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Weed Waste: This Is How You Can Recycle Your Empty Weed Canisters

Los Angeles has a weed problem.

The issue is not with the amount of dank being smoked or the number of dispensaries in the city, but rather the sheer volume of those unmistakable plastic cannabis canisters that end up on the sidewalks, in the sewers, and strewn amid plants. Typically colored a ganja green or a translucent orange – mimicking those that hold pharmacy-issued pills – these pop-top containers are a persistent presence in cities where weed is legal.

The little canisters are a continual collateral menace as weed becomes more mainstream in L.A. and there are no governing policies on how to recycle or reuse them. In the meantime, the cannabis community has come up with some ingenious ways to give these containers new life. You can fill them with quarters for parking or laundry; stock them with spices or daily vitamins; keep all your bobby pins and jewelry in one place; or, if feeling especially ambitious, use the taller containers to plant small herbs.

Material is only recyclable if someone wants to purchase that product and make it into something new.

While cannabis itself is considered organic refuse and can be treated like the leaves and grass you toss in the green bin, understanding how to reuse, and recycle the many types of packaging cannabis is sold in, is a lot more complicated.

For one, a plastic product made from multiple layers and different material types is not recyclable. This means most of those thick plastic or Mylar bags that contain cannabis candies, brownies and other edibles will end up in the landfill – no matter what color bin you put them in. However, while the “exit bags” – which every shop in L.A. is required to issue to customers when they make a purchase – aren’t typically recyclable, they’re not single-use either. Think of these thick to-go bags as you would a reusable grocery bag. According to state regulators, these cases are completely reusable as long as they’re opened correctly and in a way in which they can be resealed.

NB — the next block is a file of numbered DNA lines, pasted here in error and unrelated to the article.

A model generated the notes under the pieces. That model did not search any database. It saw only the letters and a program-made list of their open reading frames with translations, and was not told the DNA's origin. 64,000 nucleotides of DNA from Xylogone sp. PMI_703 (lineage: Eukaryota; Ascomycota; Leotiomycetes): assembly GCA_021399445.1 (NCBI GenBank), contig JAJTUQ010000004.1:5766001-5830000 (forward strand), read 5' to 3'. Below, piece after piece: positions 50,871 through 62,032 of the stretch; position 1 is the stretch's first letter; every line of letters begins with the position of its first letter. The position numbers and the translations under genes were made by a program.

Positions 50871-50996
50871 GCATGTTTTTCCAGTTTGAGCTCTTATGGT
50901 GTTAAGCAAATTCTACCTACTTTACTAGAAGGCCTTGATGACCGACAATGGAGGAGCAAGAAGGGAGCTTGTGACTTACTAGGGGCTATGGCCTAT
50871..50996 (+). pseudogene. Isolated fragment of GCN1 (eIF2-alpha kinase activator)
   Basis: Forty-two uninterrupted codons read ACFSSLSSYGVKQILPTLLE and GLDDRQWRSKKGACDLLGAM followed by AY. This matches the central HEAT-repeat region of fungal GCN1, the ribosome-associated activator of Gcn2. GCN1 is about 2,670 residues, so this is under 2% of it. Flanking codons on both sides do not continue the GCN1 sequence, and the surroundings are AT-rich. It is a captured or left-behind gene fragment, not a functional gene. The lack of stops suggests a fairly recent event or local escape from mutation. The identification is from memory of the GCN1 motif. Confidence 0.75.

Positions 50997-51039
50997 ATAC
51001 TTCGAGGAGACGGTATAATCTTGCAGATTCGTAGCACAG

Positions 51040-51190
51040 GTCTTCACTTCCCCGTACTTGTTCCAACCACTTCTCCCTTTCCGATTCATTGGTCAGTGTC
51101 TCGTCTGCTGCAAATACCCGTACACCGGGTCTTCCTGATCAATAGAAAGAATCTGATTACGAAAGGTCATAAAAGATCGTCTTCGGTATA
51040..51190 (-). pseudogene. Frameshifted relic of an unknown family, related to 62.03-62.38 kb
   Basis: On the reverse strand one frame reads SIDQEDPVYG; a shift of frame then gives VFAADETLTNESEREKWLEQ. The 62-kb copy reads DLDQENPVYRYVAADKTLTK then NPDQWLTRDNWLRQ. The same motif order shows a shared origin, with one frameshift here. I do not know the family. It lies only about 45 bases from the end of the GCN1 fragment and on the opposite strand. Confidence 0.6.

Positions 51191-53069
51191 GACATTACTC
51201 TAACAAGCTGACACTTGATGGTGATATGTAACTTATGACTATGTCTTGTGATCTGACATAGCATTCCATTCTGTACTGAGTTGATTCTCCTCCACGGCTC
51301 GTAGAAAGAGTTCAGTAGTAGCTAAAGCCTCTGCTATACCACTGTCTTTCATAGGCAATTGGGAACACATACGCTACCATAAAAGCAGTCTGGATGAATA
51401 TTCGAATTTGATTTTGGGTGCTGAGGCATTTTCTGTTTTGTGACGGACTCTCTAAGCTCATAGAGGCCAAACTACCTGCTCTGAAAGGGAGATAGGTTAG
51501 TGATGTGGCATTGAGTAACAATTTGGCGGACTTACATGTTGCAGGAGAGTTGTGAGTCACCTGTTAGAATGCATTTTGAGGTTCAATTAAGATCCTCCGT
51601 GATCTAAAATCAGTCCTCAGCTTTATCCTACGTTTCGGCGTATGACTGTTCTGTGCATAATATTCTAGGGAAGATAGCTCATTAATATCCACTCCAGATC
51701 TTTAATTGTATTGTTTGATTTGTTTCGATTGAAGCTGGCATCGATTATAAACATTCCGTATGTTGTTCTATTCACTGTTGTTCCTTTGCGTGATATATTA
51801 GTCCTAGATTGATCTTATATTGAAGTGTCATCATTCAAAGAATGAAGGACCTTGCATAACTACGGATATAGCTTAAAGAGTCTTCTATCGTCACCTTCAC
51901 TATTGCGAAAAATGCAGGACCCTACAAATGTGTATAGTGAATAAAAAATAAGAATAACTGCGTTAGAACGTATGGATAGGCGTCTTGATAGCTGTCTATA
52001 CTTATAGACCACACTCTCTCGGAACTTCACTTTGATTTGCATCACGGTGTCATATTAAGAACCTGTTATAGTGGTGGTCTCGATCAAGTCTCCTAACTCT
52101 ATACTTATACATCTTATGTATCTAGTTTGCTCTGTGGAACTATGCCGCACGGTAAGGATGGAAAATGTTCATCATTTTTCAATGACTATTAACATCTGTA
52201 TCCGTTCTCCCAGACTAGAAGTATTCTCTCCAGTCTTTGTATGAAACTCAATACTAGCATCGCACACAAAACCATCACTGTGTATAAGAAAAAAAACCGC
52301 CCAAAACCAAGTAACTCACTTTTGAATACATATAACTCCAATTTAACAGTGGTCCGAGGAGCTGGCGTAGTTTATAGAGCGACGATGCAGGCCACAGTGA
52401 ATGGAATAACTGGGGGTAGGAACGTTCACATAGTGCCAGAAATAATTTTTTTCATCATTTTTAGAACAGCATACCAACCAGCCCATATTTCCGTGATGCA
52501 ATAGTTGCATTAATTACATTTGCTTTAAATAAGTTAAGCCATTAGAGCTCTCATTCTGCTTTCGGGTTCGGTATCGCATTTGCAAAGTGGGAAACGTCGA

In general, a material is only recyclable if someone wants to purchase that product and make it into something new, Klug explained, so demand can change dramatically even neighborhood to neighborhood. “What’s recyclable in Los Angeles might not be recyclable in Sacramento,” Klug said.

In Los Angeles, Michael Lee is project manager for blue bin curbside recyclables. He told L.A. Taco that while the city used to be able to recycle all types of plastics – including grocery bags and mixed-used – waning demand from China for these types of materials has drastically reduced what L.A. is able to process and profit from recycling them.

“We used to make a lot of revenue selling these materials to our MRFs [Material Recovery Facility], now we have to pay to process them,” Lee said.

As a result, there’s very few plastic types the city can currently use.

Some weed producers and dispensaries have started thinking creatively.

The system works like this: Whenever you throw something in the blue bin, it’s sent to one of those MRF facilities and sorted. Items smaller than two inches typically fall through the cracks and don’t get recycled, and depending on overseas demand for certain plastics, items may end up in a landfill despite your best intentions.

So flip over that plastic weed canister and on the bottom – as is the case with any plastic material – you’ll find a number surrounded by the three-arrow symbol. While most of these containers may not ultimately make the recycling cut, the City of Los Angeles still urges residents to put any plastic numbered one through seven in the blue bins and let them do the rest.

To Read The Rest Of This Article By Haley Fox on L.A. Taco

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Published: October 18, 2018

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